In addition to the above strategy, students were counseled that adapting to multimodal learning styles can lead to greater academic success. For example, an auditory learner could adapt to visual and read-write technique and draw effective illustrations and diagrams for learning anatomy. Moreover, as part of the strategy sharing part of the intervention, poor performers were counseled on adopting some of the strategies discovered through the Appreciate Inquiry process that were used by high performers. Examples were to learn by making actions with one's hands to help understand the blood flow pattern in cardiac output, and writing important key words in the classroom to enhance memorization. Since the kinesthetic and read-write learners perform well in tests, [12] some of their strategies were shared with other students so that they too could perform better.

Evaluation Methods

A pre and postintervention questionnaire was designed to capture the change in students' self-perception about usefulness of the intervention in bringing about improvement in their learning. Pretesting of the pre/posttest questionnaire for validation was done with 10 paramedical nursing students to help avoid ambiguity of wording. A Cronbach's alpha score for reliability (0.82) was obtained. Content and construct validity was done by seeking opinion of 7 Foundation for the Advancement of International Medical Education (FAIMER) faculty and 16 FAIMER fellows from the list-serve of PSG- FAIMER Regional Institute.

The quantitative data generated through the pre/posttest was analyzed using SPSS software package version 13.0. Only the 62 students who volunteered for the intervention were considered the study subjects. Their pre and postintervention scores were compared using paired t- test to evaluate the students' perception of being helped in various aspects of learning by the intervention. Further, we identified the extent to which they agreed (using a 5-point Likert scale) that the intervention helped them with various components of the learning process, whether it improved their capability to apply their learning, and whether it improved their performance during subsequent tests.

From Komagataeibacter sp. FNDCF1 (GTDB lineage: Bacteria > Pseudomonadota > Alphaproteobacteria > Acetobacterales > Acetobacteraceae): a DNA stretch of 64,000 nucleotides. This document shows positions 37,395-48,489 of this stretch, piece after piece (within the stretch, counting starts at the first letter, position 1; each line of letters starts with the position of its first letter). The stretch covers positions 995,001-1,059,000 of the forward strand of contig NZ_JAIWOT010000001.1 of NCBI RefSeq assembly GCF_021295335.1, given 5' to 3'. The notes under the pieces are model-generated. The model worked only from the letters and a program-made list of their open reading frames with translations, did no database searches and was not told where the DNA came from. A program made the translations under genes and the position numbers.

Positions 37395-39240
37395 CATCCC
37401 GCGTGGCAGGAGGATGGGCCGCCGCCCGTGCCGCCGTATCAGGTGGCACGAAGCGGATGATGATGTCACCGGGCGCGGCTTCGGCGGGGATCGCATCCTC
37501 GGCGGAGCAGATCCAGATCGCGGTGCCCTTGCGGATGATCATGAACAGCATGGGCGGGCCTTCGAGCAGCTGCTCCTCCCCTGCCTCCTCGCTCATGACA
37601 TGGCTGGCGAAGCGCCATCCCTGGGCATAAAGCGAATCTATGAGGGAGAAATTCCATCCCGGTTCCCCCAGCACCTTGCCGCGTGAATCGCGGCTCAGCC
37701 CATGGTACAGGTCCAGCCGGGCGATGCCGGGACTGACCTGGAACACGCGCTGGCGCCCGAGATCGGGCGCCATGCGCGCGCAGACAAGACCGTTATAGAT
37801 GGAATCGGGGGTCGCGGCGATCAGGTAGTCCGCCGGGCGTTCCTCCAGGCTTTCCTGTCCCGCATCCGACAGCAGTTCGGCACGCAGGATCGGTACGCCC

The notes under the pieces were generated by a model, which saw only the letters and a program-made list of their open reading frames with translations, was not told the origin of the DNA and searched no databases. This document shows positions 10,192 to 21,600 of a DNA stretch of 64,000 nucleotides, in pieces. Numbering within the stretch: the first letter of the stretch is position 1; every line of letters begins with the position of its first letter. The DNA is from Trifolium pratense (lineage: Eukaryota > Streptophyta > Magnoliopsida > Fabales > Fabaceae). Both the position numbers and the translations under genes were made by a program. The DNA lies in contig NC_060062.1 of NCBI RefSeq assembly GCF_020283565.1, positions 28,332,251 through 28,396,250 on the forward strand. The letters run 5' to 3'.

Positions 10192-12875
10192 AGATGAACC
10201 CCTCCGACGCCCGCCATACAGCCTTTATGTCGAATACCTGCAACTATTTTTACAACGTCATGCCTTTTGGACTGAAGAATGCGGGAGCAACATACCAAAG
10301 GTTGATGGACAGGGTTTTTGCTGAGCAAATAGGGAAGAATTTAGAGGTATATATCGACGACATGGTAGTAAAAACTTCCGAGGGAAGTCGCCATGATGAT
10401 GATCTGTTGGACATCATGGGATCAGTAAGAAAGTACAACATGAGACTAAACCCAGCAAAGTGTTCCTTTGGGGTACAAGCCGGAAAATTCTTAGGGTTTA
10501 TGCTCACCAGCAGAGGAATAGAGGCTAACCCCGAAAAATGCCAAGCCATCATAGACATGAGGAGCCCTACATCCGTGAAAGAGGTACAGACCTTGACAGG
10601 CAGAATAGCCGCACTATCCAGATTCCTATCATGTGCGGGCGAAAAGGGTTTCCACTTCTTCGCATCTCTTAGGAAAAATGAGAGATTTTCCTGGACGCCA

Results Top

Of the 62 students who volunteered for the intervention, 35 were female and 27 male, with a mean age of 17.2 years. The volunteers did not differ by age-sex from the 38 who did not volunteer (24 females and 14 males with mean age of 18.2 years).

Student's perception about usefulness of the intervention in improving their learning

Before the intervention, students' perception of the usefulness of knowing learning styles in improving their learning was low (mean scores less than 3 out of 5) for all aspects of student learning [Table 1] Mean ratings were particularly low for perceptions that knowing learning styles would lead to improvement in learning of skills (2.49) and performance on tests (2.46).
Table 1: Student's perception about usefulness of the intervention (n = 62)

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After the intervention, there was statistically significant increase in their posttest perception scores (P < 0.0001) for all the aspects of learning, including better understanding of concepts and becoming more confident in learning using their own learning style. Scores improved greatly (more than 1 full point on a 5-point scale) for all measures except the perception that the intervention can improve their performance in tests, for which the score increased only from 2.96.

After the intervention, students were asked about the areas that they benefited the most [Table 2].
Table 2: Students' perception of the specifi c areas of impact of learning about their learning style (n = 62)

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All students who participated in the study agreed that awareness of learning styles facilitated learning in general and improved their understanding of concepts. There was less agreement that the intervention helped them better apply knowledge learned (29%) and improved their performance in examinations (31%).